The problem for neoMalthusians will be breaking the news to about a half a billion people living in leading capitalist countries that cold war era promises for middle class capitalism based on consumption were colossal lies. And if they can't be truthful about it, then they should hire some better propagandists. These ones stink. Because they will find it increasingly difficult to convince billions of people that in order to save the planet they will have to be killed slowly by capitalist austerity measures, capitalist wars of conquest, and entrepreneurial capitalist horsemen of the apocalypse in general. Luck to them for sure.


6079_Smith_W
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I don't know, Fidel. I think I could point to some evidence of food and resource shortages in the former East bloc, Kampuchea, North Korea, among other places,  if you think that counts. And no, I'm not trying to attack alternatives to capitalism. I am just pointing out that it is not the only factor.

And I am not sure what you are refering to or trying to say in your last paragraph. I am talking about the fact that Europe's population quadrupled between 1700 and 1900. Much of that had to do with the introduction of the potato, which was done for both in the interests of the public, and in having a more efficiently-fed workforce.

 


M. Spector
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Glenl wrote:
I never meant to imply the current population was unsustainable.

The current population is unsustainable, under capitalism. That's why so many are dying of hunger, curable diseases, wars, toxic environments, and drought.

The sustainability of a population or an economy is more of a social issue than a matter of hard physical limits.

A socialist society can sustain more people with the same resources, if owned collectively, managed democratically, and distributed equitably.

That's why talk of absolute limits of sustainable population size are meaningless without specifying the socio-economic conditions under which they are to live.


Gaian
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MS, can you provide this democratic socialist with any historical evidence? No theory please. And a PS : "James Lovelock puts the sustainable figure at 1 billion...and not a American billion either." That was meant to suggest the EArth's bearing capacity of the American consumer, as opposed to, say, the Indian consumer. Bugger all to do with the differing weight given to a mathematical figure. Simply what each national would consume at their given level of lifestyle and expectation.

Glenl
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Another logical variable would be standard of living.

Fidel
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6079_Smith_W wrote:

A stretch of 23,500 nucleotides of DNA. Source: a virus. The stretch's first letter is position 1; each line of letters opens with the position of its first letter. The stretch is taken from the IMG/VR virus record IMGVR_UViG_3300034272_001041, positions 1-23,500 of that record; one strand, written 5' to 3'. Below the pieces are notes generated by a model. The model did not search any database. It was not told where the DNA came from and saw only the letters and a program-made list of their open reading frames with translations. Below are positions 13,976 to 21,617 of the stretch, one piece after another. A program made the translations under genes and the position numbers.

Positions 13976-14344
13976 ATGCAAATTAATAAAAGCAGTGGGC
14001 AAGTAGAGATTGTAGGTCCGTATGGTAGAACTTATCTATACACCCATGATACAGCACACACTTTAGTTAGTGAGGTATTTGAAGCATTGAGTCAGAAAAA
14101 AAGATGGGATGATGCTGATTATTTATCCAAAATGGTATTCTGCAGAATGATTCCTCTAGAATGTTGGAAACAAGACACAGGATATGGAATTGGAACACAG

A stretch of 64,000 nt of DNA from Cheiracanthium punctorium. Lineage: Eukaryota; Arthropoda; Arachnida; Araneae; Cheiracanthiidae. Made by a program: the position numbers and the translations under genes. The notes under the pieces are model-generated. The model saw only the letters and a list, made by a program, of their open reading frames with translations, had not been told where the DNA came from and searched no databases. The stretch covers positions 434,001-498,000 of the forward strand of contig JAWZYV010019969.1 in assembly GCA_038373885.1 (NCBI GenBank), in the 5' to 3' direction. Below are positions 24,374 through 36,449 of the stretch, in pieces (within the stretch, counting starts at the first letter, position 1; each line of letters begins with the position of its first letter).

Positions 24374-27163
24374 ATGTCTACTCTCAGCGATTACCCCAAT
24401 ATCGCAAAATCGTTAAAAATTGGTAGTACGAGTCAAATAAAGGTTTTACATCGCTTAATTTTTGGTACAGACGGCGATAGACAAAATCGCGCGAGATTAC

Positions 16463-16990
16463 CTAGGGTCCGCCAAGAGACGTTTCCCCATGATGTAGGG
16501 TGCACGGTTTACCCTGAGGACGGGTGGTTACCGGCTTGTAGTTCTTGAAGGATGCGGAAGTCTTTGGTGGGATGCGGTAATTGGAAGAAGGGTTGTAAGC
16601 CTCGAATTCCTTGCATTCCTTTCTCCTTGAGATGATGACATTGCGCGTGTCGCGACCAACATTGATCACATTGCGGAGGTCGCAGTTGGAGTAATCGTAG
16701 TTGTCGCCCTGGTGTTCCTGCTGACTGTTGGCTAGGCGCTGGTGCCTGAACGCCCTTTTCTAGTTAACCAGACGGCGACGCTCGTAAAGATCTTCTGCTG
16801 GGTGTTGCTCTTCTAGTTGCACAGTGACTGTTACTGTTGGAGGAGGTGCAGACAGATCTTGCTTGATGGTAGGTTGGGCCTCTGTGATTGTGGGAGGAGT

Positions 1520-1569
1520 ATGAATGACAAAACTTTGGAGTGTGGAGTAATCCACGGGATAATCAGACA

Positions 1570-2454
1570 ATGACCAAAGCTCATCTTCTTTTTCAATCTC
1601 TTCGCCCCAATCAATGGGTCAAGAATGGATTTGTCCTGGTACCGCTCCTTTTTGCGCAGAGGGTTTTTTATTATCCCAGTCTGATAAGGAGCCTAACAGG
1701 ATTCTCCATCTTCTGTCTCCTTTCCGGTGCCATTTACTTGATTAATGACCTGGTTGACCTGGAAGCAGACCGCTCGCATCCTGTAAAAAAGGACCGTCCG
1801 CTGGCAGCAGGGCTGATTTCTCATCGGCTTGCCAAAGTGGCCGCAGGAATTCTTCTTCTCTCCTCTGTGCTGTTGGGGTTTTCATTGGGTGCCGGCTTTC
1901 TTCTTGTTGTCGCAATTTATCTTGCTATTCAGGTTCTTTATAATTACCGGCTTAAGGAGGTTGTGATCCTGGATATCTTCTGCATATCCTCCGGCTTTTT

I don't know, Fidel. I think I could point to some evidence of food and resource shortages in the former East bloc, Kampuchea,

If you look it up, you will discover that the former USSR was Cambodia's main source of relief aid up to 1988. The capitalist West turned their backs on Cambodia and VietNam after 1975 or so, the same as they did after abandoning Afghans to their own devices when the CIA's and Brits proxies tore that country apart from 1992 to 1996.

The doctor and the madman bombed the living daylights out of Cambodia in paving the way for Pol Pot's Khmer Rouge to takeover. The Reaganauts and Thatcherites insisted that the Khmer Rouge have a seat at the UN and refused to acknoledge the killing fields up the late 1980s. For years the Western world aided and abetted the worst mass murderers  since Adolf Hitler: Pol Pot and his dreaded Khmer Rouge.

6079_Smith_W wrote:
North Korea, among other places,  if you think that counts. And no, I'm not trying to attack alternatives to capitalism. I am just pointing out that it is not the only factor.

If you want to consider other factors, then consider that North Koreans had little trouble feeding themselves while trading freely with the former USSR. It's a country the size of Mississippi located in a mainly mountainous part of the peninsula and suffering inclement weather patterns of which typhoon season can leave the mostly lowland farming districts flooded and crops destroyed by nature. The USA has been at the forefront preventing humanitarian food aid to N.Korea, Cuba, Vietnam etc over the course of a cold war and continuing today. Blocking humanitarian aid is illegal according to the UN.

Same was true of 1970s Yugoslavia, a former country described by World Bank economist Branko Milanovic as having the largest middle class in the world as a percentage of a country's workforce. Free market diktats which the banking cabal and WTO, IMF and Western world neoliberal institutions forced on that country were criminal and led to civil war and very similar to what has occurred in Egypt, Libya, and every other country where economic shock therapy requires military backup to prevent an outbreak of popular revolt, or in other words, democracy.

6079_Smith_W wrote:
And I am not sure what you are refering to or trying to say in your last paragraph. I am talking about the fact that Europe's population quadrupled between 1700 and 1900. Much of that had to do with the introduction of the potato, which was done for both in the interests of the public, and in having a more efficiently-fed workforce.